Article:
THE FORREST LETTER.
«« WASHINGTON, Feb. 1, 1860. “MY DEAR SIR-I need not repeat to you that my name has been associated with the position of Clerk of the House, rather through the partiality of kind friends like yourself than because of any efforts of my own to become a candidate. I have importuned no single Representative for his vote. In the present condition of politics I have preferred to let events take their course, so far as I am concerned, maintaining the position I have held for the last two years of uncompromising hostility to the proscriptive and shameless policy of the present Administration of the General Government, and of hearty co-operation with all men who look to the overthrow of that Administration, its advocates and its indorsers. I have been informed, however, that, if my name should be presented to the House, an issue is to be made on account of a letter which I wrote nearly ten years ago, in connection with the case of Mr. Edwin Forrest. I had hoped that no one would be found willing to make this act of devotion to a cherished, and, as I believed, deeply injured friend, the pretext of an assault upon my reputation. If in writing this letter I committed an error, I only became conscious of it when I saw how it could be misconstrued ; and, if I needed any assurances that this error had been overlooked, I had it in my re-election to the Clerkship of the House in 1853, in the unanimous indorsement of my conduct by members of all parties of that body after I had presided over the deliberations of the House in the stormy struggle of 1855 and 1856, in my nomination, by the Democrats of the Pennsylvania Legislature, as their candidate for United States Senator in 1857, and in the repeated voluntary tenders of distinguished official position by the present President of the United States, who has not permitted the recollection of my many years of championship of his aspirations to outweigh the fact that I could not conscientiously follow him in his abandonment and violation of the pledges and principles upon which alone he was chosen Chief Magistrate. I will not imitate the example set by his personal organ, the New York Herald, in making the revelation of a private letter a matter of public discussion. If I could sink so low, I might find additional evidence of the fact, over his own name, that my connection with the Forrest case never deprived me of a particle of his confidence and affection, which up to a certain period he so freely and so flatteringly bestowed upon me.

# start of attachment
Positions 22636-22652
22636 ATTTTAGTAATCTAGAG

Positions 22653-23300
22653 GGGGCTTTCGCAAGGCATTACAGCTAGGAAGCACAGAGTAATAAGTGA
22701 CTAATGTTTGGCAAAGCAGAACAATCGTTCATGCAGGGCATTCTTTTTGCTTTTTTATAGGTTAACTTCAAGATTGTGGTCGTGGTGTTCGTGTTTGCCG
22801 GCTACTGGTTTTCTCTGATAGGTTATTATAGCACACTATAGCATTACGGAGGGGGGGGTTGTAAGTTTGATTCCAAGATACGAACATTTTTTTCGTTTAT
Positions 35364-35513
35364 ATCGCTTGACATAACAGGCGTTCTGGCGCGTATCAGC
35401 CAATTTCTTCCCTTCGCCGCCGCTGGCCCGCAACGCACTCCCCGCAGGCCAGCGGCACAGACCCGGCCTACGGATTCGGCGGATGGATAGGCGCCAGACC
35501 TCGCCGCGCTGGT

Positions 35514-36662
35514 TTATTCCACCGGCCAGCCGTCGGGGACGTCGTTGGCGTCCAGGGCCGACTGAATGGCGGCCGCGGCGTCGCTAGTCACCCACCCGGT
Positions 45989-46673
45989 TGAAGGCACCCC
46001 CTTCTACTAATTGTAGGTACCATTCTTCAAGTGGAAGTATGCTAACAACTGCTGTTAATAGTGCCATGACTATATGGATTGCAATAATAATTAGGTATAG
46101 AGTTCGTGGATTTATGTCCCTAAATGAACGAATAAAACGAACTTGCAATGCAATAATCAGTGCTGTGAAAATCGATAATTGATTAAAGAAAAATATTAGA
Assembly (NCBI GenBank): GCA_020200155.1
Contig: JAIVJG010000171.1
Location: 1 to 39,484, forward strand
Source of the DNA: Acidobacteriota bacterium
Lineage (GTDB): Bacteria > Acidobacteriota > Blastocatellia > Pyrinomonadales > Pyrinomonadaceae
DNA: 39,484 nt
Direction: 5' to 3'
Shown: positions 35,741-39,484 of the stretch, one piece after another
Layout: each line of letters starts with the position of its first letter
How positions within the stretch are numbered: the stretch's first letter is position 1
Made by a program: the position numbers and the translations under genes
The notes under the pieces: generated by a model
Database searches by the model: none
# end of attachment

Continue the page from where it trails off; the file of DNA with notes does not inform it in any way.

“«You can make any use of this note you see proper. Should the House elect me Clerk, I will accept the office and discharge the duties in the spirit in which it is conferred. Should the result be otherwise, my position will remain unchanged. I have tried the experiment of conducting an independent journal against all the office-holding power of the Federal Govern.
ment, and I will not surrender my relation to that enterprise whether I gain or lose the position with which my name has been once more associated.
««Yours, very truly, J. W. FORNEY. “Hon. John B. HASKIN.?”